Depreciation Rules in Canada

Depreciation is the loss of an asset's value over time.

Depreciation is the term used to explain the loss of value of certain products or goods. It is mostly an accounting term and it is reflected in company, business or personal financial income statements as an expense. The concept of depreciation is explained by the use that is given to the product over the years, that is, measuring the loss in value of an asset or property over specific periods of time until it has completely lost all value.


Capital Cost Allowance

The main purpose of depreciation is its use in itemizing income tax deductions. A Canadian citizen (or company) cannot deduct from his taxes the whole cost of a property that is used to earn income, but he can deduct a percentage of the property's cost: he can deduct the depreciated value of that property. The Capital Cost Allowance (CCA) is the tax term for depreciation, and it is the only allowable depreciation expense. It is the term used for the part of the cost of the property that can be deducted from the income taxes according to Canadian laws. The amount you can deduct gradually increases over time, decreasing the value of the assets of the company or individual. The CCA that can be claimed depends of the properties owned and the time of purchase.


Video of the Day

Properties for Depreciation

The Canadian Costs and Revenue Agency (CCRA) defines which properties are depreciates and divides them into 15 different classes according to rates (tax rate) of CCA and usage. Some of the most important and common properties are buildings, computer hardware, motor vehicles, automobiles and passenger vehicles, leasehold interest, patents, franchises, concessions and licenses with time limitations, taxis, roads, and data network infrastructure equipment.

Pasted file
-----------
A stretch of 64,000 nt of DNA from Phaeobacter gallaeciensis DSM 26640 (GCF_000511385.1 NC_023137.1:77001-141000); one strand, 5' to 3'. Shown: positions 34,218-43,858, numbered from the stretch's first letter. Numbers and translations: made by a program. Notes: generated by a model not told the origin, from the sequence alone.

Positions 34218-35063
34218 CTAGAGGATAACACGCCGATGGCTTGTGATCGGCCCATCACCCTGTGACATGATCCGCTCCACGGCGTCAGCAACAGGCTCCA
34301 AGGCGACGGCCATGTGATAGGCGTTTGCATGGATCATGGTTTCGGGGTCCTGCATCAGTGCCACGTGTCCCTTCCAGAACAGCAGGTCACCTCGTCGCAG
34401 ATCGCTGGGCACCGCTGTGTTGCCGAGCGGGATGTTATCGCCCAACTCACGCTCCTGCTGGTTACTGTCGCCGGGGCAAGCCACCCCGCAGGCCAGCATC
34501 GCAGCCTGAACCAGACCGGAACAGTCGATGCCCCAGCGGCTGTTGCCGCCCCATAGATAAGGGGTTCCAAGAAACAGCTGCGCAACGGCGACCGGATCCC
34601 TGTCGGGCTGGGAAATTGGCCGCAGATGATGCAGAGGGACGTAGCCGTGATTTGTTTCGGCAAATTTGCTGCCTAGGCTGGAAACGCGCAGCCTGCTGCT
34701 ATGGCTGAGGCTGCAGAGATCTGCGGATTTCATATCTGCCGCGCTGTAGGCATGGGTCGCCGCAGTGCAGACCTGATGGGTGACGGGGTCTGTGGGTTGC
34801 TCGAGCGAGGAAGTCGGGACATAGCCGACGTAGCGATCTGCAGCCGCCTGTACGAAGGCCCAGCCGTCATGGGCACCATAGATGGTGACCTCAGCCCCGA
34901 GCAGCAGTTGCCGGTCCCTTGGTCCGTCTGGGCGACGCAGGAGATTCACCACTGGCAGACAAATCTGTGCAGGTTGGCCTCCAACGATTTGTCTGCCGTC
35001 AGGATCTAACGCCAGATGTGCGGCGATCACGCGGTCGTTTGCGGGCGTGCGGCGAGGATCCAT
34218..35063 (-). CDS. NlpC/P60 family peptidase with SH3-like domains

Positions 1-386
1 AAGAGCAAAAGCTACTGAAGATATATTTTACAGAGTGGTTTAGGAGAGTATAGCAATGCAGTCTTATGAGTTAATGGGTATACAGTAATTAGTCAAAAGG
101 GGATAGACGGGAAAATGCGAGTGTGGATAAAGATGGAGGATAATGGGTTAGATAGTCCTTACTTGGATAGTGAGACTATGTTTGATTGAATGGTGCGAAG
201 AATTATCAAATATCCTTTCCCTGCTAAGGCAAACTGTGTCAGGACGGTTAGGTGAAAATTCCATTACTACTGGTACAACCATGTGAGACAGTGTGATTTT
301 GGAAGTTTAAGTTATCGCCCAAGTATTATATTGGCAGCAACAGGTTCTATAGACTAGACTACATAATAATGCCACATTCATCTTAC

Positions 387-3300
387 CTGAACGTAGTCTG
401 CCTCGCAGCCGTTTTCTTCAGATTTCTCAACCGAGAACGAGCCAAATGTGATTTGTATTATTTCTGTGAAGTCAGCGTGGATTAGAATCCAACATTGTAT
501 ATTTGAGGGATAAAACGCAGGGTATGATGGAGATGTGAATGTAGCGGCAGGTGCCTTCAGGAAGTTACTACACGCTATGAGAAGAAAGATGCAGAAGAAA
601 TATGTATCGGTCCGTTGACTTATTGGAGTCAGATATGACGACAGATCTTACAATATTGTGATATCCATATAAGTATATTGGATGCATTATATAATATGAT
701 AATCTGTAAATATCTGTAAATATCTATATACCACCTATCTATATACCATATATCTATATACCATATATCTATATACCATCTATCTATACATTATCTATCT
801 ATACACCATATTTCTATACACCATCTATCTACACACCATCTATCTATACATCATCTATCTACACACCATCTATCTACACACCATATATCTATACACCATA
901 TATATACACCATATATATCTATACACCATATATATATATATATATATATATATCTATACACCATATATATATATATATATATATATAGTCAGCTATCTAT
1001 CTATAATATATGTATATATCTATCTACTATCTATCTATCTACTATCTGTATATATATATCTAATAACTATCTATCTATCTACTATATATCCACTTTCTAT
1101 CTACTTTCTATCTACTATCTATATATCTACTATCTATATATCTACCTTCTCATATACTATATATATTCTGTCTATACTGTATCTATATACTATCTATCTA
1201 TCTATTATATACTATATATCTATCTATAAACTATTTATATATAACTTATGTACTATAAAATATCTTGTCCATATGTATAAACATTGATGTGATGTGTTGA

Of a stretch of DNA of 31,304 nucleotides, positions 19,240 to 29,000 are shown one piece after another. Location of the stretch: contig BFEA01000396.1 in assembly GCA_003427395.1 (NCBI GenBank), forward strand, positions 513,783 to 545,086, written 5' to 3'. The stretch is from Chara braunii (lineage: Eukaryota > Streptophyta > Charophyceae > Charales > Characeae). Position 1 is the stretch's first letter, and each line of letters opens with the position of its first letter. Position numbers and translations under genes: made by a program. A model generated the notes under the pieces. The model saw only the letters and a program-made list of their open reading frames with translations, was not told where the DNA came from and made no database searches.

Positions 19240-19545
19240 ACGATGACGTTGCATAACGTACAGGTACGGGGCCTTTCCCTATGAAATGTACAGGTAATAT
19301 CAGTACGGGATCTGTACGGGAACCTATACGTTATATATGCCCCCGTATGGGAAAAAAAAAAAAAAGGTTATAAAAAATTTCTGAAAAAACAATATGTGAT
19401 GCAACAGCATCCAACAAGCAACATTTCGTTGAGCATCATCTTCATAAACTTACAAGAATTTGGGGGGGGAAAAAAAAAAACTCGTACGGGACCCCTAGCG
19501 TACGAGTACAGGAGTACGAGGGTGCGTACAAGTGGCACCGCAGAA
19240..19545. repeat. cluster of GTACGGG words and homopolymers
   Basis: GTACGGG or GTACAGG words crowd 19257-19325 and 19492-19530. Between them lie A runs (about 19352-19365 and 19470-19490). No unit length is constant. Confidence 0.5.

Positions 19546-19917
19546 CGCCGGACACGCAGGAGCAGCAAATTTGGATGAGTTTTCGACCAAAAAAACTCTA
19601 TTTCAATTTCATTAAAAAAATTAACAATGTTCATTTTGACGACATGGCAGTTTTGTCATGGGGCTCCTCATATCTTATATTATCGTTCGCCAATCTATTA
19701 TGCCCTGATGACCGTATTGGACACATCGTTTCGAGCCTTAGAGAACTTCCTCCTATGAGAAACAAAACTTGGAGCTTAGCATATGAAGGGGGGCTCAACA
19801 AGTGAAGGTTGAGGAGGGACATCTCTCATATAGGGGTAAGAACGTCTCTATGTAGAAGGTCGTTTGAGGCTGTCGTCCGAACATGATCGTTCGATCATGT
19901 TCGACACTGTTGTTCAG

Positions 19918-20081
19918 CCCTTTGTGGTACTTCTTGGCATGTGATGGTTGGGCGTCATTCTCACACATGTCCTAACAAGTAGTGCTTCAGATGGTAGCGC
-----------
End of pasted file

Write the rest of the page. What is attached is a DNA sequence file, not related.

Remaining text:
Most Common Classes

The first most common class is Class Eight, which includes musical instruments. Its CCA rate is of 20 percent. Class 10 includes motor vehicles, some passenger vehicles and automobiles. The CCA rate for this class is 30 percent. (Passenger vehicles from some years fall under subclass 10.1.)


Tax Depreciation Methods

There are two types of methods to calculate tax depreciation. The straight line method is used for patents, franchises and licenses. The declining balance method is used for most assets. Its declining balance rate is specified in the different classes (the tax rate). There are some rules defined by the CCRA in the moment of calculating the deduction by depreciation. First the asset must be available for use before the allowance for deduction of CCA, and second, for newly purchased assets, only 50 percent of the cost may be used for CCA calculation.


Additional Rules

It is not necessary to claim the maximum amount of CCA for the year. Any value between zero and the maximum established for the year can be claimed. CCA can not be claimed for lands or living things. In partnership, the CCA of properties owned by the partnership can not be claimed personally by any of the partners. The slips that are filled out to claim the tax deduction will show the amount of CCA the partnership claimed on behalf of one partner.



Report an Issue

screenshot of the current page

Screenshot loading...